Review: Mesa Triple Crown TC-50 Guitar Amp

(Image credit: Mesa Engineering)

Mesa Engineering is rightfully known for pioneering the modern high-gain guitar amp as well as for their incredibly versatile Mark Series amps, which offer guitarists a staggering variety of tones and sound-shaping options.

However, I personally think Mesa’s more streamlined amps are worthy of similar acclaim, especially when it comes to their rock- and metal-voiced amps like the Dual and Triple Rectifier models as well as the under-appreciated Caliber Series.

Mesa’s new Triple Crown Series seems to spring from a similar streamlined-yet-versatile mindset, delivering awesome rock and metal tones but also offering some of the best clean tones in the industry. The TC-50 is currently Mesa’s only Triple Crown model, available in head only, rack mount head or 1x12 combo formats. We auditioned the TC-50 head with a Mesa 2x12 Compact Rectifier cabinet loaded with Celestion Vintage 30 speakers.

As you might have guessed from the Triple Crown TC-50’s name, this is a three-channel 50-watt amp with fully independent Clean, Lo-Gain and Hi-Gain channels, each with its own set of gain, treble, mid, bass, presence and master controls on the front panel and independent reverb controls on the rear panel. Each channel also features a mini toggle switch for choosing drive/normal modes (clean channel only) or tight/normal modes (lo-gain and high-gain channels) that let you further sculpt and customize each channel’s character.

Other front-panel controls include a Solo (boost level) knob, master output level knob and toggle switch for manually selecting channels.

The rear panel is generously appointed with a wide variety of professional features that allow further customization for performance and studio applications. The Bias Select switch features two settings (EL34/6V6 and 6L6) that allows users to swap power tubes to modify the amp’s tonal and dynamic character (the amp ships with EL34 tubes).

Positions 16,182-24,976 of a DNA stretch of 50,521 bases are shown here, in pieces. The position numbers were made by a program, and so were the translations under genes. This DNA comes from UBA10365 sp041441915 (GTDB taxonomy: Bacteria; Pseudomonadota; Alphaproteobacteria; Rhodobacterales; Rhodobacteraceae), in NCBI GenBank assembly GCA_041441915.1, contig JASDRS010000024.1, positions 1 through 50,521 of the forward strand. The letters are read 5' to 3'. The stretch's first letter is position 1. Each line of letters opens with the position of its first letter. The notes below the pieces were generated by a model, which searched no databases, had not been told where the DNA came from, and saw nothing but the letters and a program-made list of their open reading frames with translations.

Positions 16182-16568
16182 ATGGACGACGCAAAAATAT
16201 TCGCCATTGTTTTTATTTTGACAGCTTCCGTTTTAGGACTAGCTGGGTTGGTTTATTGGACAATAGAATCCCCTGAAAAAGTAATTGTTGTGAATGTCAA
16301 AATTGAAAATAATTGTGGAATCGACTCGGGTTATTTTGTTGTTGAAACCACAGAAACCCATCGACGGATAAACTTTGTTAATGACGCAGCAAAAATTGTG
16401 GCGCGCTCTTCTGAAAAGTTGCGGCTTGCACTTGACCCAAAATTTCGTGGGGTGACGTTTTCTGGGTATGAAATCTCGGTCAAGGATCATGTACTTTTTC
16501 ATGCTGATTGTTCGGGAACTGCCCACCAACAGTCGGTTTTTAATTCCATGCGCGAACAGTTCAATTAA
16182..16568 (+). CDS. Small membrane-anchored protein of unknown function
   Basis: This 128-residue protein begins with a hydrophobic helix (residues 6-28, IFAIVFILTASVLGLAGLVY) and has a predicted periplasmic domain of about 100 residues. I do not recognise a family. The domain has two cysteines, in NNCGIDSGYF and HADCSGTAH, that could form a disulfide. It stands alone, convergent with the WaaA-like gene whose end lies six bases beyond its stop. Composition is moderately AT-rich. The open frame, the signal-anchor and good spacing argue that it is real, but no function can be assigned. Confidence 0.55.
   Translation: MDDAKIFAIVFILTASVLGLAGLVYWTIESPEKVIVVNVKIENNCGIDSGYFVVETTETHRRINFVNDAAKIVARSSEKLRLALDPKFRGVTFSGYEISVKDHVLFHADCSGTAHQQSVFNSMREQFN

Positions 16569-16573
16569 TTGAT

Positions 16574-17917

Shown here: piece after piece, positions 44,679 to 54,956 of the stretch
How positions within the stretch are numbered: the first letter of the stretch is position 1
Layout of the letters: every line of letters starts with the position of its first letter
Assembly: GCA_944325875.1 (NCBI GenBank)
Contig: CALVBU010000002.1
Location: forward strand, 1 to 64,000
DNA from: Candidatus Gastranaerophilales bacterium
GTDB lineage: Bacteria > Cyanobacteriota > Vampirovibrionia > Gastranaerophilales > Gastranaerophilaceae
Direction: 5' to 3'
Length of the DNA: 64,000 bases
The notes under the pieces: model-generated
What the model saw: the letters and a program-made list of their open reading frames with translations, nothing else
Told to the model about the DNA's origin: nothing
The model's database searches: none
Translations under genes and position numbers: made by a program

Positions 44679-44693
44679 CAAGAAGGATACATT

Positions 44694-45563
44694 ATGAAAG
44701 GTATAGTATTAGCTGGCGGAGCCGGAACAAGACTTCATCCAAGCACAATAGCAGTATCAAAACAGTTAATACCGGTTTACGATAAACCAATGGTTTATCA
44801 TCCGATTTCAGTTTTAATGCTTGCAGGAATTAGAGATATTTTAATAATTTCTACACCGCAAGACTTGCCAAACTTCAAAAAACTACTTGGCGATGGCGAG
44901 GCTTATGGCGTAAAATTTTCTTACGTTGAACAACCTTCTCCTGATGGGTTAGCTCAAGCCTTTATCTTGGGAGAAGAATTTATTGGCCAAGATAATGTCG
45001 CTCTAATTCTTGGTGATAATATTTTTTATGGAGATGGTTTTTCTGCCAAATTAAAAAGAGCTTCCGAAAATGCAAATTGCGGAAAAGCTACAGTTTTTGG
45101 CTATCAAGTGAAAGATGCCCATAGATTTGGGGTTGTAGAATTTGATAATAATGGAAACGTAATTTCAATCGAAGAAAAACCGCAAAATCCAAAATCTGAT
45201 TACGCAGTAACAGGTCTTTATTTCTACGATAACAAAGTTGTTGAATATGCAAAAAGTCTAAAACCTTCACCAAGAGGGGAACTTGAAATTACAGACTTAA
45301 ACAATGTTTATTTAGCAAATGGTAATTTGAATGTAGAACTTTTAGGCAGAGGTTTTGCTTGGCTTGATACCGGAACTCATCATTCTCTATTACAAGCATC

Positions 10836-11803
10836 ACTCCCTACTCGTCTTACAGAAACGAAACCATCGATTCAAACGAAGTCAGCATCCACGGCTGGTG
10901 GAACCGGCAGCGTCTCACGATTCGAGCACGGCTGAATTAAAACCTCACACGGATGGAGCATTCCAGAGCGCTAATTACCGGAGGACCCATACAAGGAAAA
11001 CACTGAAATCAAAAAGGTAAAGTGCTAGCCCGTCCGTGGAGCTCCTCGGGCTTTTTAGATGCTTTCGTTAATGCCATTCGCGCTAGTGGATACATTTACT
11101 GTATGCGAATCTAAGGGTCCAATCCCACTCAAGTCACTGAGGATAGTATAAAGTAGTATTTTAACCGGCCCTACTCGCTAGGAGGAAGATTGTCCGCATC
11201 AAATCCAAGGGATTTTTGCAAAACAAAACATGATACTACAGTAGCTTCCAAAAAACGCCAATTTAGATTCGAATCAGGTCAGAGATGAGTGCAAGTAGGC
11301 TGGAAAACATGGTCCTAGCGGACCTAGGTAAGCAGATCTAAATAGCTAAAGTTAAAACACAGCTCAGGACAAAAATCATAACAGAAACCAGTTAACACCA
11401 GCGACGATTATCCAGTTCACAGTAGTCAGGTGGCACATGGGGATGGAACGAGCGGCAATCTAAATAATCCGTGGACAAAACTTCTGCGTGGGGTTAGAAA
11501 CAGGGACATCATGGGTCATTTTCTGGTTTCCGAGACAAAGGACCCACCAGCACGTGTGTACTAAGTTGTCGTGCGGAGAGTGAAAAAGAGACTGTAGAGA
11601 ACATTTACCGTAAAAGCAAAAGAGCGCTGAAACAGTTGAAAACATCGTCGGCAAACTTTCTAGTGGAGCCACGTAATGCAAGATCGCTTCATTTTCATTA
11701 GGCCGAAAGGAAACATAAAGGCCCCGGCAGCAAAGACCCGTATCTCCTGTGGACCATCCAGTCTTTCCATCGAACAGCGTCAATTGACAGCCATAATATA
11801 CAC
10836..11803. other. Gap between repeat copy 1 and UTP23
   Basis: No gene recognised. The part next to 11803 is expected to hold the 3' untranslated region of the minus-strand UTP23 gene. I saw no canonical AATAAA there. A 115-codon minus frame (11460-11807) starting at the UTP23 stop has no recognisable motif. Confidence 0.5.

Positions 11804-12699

Switches for the Solo, Reverb and EFX Loop allow users to keep each function permanently on or use the included six-switch footswitch to turn each on and off individually (the other three footswitches are for channel selection). The CabClone D.I. cabinet simulation circuitry includes a speaker on/off switch (for direct recording without a speaker cab or external load box), a switch for selecting closed-back, open-back or vintage cabinet styles and a balanced XLR CabClone D.I. output.

The cabinet style settings also influence the sound sent to the ¼-inch headphone output. Other rear-panel features include ¼-inch EFX loop send and return jacks, two ¼-inch speaker output jacks with 4/8- ohm impedance switch, ¼-inch line output, XLR lift/ground switch, 6-pin DIN footswitch jack, MIDI In and Out/Thru DIN jacks, MIDI channel select switch and Store switch for saving amp settings to MIDI program change numbers or performing SysEx load and dump functions.